What Dr. Laura Can Teach You About Improving Your Mortgage Business
A couple of weeks ago I was taking a long drive for business when I found myself in an area I was unfamiliar with. Since there wasn't much scenery I decided to turn on the radio to help fight the boredom, and used the "seek" function to help me find a station.
There wasn't much around in that particular part of the country so I wound up listening to one of those "advice to the lovelorn" programs. Now, normally that's not the sort of show I would choose, but as it went on I became more and more fascinated by the callers, their litany of problems, and especially what seemed to be the underlying cause of all of it all: either a complete lack of or the wrong type of communication.
That got me thinking: it's not much different in the business world. A lot of the problems mortgage businesses have, especially with clients, stem from communication issues. Whether it's too much, not enough, the wrong type or just a misinterpretation between what is said and what is meant, at some point if clients don't feel the love they don't call Dr. Laura to fix it. They simply leave. And businesses are left without knowing why. Since there aren't any radio talk shows for mortgage businesses trying to patch up troubled relationships with their clients, here are a few tips to help improve communications and build a long-lasting relationship.
Always be available. The lovelorn frequently complain about their significant other being cold and distant. Clients can feel the same way about you if it takes days (or even hours) for you to respond to calls or e-mails. Small mortgage businesses especially need to make sure they're available to clients because often one of the main reasons clients choose a small mortgage company over a larger competitor is the expectation of better service. For e-mail, consider investing in a mobile phone with data service that allows you to receive e-mails wherever you are. Yes, it costs a little more but it will be well worth the expense when your clients react to your higher level of responsiveness. For voice calls, consider signing on to a virtual phone service for business calls that allows you to forward your office phone to your mobile device as well so you can take calls anywhere. Ideally, it should also email your voicemail messages to you - just in case you simply can't take the call live. With that capability you don't have to guess if someone called and wants an answer. The message comes right to you. (Wouldn't that be handy in your personal relationships, too?)
Think before you speak. How many love relationships are damaged every day because one person makes a statement, the other responds, things escalate, and pretty soon the original issue is well overshadowed by what came after? The same thing can happen in business. It's easy to let emotion overtake reason, especially under pressure. As the seller, though, you have to remember the cardinal rule of business: the client is always right (even when he's wrong). Take that extra moment to calm yourself and think before you respond. If you can't do it now, say you'll look into the issue further and get back to the client. Then sleep on it if you have to. What seem to be major, muddy issues one day often become much clearer after you've had a chance to sleep on them. The subconscious is a wonderful thing.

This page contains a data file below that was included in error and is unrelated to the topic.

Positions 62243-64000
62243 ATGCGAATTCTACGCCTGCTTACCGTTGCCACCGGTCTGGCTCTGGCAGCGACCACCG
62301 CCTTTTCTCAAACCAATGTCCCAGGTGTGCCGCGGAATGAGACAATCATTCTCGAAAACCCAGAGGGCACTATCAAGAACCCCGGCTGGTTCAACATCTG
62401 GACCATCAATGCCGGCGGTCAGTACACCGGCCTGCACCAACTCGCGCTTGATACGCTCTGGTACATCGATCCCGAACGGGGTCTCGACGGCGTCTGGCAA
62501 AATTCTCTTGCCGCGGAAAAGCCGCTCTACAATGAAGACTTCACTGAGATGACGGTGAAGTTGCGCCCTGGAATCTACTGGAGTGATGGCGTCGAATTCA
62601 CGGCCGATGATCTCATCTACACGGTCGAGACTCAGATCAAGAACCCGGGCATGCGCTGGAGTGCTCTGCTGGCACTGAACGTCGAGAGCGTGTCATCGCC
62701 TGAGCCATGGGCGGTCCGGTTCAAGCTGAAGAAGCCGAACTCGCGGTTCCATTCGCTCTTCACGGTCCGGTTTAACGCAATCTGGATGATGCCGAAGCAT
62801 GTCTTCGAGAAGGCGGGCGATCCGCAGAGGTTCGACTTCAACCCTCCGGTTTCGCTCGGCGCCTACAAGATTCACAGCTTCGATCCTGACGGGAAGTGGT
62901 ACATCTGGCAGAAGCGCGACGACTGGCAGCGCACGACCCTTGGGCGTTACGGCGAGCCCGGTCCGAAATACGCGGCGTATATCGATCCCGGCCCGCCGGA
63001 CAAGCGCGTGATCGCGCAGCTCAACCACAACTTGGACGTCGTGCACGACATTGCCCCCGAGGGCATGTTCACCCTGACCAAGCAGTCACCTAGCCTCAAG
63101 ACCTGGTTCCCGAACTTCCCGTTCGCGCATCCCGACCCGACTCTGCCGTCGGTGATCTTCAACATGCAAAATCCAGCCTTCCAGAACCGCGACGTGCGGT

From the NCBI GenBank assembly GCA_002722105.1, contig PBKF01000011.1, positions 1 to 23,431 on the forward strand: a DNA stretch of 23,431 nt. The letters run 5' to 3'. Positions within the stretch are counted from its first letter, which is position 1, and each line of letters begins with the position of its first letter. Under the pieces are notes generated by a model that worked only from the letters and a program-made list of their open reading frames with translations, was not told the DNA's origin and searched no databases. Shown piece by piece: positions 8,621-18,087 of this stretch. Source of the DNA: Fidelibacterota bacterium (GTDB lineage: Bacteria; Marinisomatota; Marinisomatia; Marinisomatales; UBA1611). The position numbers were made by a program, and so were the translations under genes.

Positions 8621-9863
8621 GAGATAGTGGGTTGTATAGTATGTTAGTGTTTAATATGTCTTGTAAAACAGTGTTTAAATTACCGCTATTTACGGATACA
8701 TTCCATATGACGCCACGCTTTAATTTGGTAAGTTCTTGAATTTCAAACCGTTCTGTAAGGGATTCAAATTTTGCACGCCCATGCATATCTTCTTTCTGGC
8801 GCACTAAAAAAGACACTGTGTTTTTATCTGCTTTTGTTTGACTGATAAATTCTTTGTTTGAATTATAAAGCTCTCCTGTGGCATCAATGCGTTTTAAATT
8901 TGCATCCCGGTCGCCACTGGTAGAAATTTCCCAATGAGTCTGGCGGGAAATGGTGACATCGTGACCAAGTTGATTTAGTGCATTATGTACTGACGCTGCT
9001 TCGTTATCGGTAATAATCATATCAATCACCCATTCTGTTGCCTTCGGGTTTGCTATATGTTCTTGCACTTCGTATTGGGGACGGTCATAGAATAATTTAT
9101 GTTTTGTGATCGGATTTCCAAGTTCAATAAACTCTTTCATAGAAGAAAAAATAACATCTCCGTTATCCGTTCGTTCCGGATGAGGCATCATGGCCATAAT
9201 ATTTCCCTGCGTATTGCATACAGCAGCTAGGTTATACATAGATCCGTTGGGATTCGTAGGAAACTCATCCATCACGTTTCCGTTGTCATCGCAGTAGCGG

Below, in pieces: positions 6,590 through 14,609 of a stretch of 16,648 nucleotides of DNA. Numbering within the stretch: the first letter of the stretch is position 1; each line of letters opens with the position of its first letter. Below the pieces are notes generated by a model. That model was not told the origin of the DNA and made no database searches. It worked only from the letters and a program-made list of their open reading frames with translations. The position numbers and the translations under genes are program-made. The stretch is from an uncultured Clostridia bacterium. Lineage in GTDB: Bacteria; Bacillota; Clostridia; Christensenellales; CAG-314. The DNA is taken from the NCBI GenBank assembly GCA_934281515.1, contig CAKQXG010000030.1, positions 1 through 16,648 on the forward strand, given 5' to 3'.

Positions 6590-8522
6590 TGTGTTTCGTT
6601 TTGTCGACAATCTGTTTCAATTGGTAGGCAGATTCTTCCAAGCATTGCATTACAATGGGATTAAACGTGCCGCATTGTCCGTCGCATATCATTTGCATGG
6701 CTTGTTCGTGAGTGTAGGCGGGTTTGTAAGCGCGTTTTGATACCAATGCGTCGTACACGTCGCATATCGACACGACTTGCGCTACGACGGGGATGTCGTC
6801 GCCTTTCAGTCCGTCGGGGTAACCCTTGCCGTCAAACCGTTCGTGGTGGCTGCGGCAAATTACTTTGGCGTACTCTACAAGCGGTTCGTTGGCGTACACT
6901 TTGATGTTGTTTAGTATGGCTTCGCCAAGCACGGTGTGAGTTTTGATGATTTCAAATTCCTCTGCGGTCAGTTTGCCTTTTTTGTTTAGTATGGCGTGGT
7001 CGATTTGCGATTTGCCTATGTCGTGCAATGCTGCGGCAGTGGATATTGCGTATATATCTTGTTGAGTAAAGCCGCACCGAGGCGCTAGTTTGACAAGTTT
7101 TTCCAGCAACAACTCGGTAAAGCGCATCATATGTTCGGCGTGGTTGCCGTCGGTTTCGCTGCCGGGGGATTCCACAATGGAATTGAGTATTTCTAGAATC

Don't allow things to fester. This is the other side of the coin. Often in a relationship what starts out as a small issue can quickly grow if left unattended. The more time that passes, the more likely the other person will fill in your side of the conversation with what they think you'll say. Do your best to answer small issues, complaints, etc., in a measured but timely manner so you can keep them small. And make sure your client knows you're looking into the bigger ones.
Tread carefully with e-mail. It's a safe bet to say that few things have done more to put our love lives on edge than email. In addition to the fact that writing in a meaningful way generally seems to be a lost art, e-mail lacks the ability to convey the tone and intention of the writer. As a result, the interpretation is left up to the reader; many a fight has resulted from what the writer thought was an innocent statement. If you find yourself in a situation like that with a client, resist the temptation to respond with your own e-mail. Instead, pick up the phone and talk to the client. You'll likely achieve three benefits. One is you'll get a better idea of whether what you're reading as a snippy comment was just a poor choice of words by the writer. Two is you'll let the customer know you're taking the issue seriously. Responding to an e-mail with a phone call is much more impressive than simply returning the e-mail. And three, it's a lot easier for people to be angry when hiding behind email than in a face-to-face (or voice-to-voice) situation. Making the call can help you take the teeth out of paper tigers.